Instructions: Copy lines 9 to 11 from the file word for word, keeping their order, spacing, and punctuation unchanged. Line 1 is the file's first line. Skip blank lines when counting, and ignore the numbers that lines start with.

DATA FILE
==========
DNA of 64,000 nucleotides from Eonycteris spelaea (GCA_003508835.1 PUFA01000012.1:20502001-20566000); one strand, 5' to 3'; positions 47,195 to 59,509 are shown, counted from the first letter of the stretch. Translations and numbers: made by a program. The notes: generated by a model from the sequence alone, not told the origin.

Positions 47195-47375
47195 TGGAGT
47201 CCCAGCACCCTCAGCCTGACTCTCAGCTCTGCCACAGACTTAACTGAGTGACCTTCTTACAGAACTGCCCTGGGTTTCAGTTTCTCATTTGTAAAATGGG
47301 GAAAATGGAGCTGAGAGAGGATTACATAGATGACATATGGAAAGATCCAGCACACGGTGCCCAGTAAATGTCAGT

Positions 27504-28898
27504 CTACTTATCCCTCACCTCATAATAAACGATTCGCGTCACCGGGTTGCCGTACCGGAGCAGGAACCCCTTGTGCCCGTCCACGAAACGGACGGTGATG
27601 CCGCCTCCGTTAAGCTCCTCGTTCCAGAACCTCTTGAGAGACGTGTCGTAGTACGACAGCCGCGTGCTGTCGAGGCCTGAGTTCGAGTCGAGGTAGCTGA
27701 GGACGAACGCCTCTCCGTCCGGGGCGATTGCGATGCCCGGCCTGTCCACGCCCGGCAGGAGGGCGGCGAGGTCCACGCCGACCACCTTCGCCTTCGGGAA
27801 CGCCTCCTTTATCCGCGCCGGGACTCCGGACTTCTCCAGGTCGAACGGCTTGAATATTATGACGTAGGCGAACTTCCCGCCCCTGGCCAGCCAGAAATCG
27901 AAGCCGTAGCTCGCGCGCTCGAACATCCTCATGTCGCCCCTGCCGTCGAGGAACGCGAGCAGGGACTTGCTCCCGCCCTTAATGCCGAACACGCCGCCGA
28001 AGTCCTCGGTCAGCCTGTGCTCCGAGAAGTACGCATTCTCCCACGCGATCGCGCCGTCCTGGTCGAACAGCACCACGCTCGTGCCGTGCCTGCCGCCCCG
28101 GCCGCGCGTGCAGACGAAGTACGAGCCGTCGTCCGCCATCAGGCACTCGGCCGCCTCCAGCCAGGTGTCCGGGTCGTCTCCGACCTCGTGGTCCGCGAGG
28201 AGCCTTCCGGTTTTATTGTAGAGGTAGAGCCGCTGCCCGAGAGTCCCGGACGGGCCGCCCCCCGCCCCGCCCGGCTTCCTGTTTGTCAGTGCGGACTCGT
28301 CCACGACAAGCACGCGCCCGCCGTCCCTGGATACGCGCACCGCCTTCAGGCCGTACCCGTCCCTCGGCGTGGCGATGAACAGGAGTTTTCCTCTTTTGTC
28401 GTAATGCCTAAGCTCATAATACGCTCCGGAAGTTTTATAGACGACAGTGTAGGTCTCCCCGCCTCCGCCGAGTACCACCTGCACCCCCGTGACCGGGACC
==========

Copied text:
27701 GGACGAACGCCTCTCCGTCCGGGGCGATTGCGATGCCCGGCCTGTCCACGCCCGGCAGGAGGGCGGCGAGGTCCACGCCGACCACCTTCGCCTTCGGGAA
27801 CGCCTCCTTTATCCGCGCCGGGACTCCGGACTTCTCCAGGTCGAACGGCTTGAATATTATGACGTAGGCGAACTTCCCGCCCCTGGCCAGCCAGAAATCG
27901 AAGCCGTAGCTCGCGCGCTCGAACATCCTCATGTCGCCCCTGCCGTCGAGGAACGCGAGCAGGGACTTGCTCCCGCCCTTAATGCCGAACACGCCGCCGA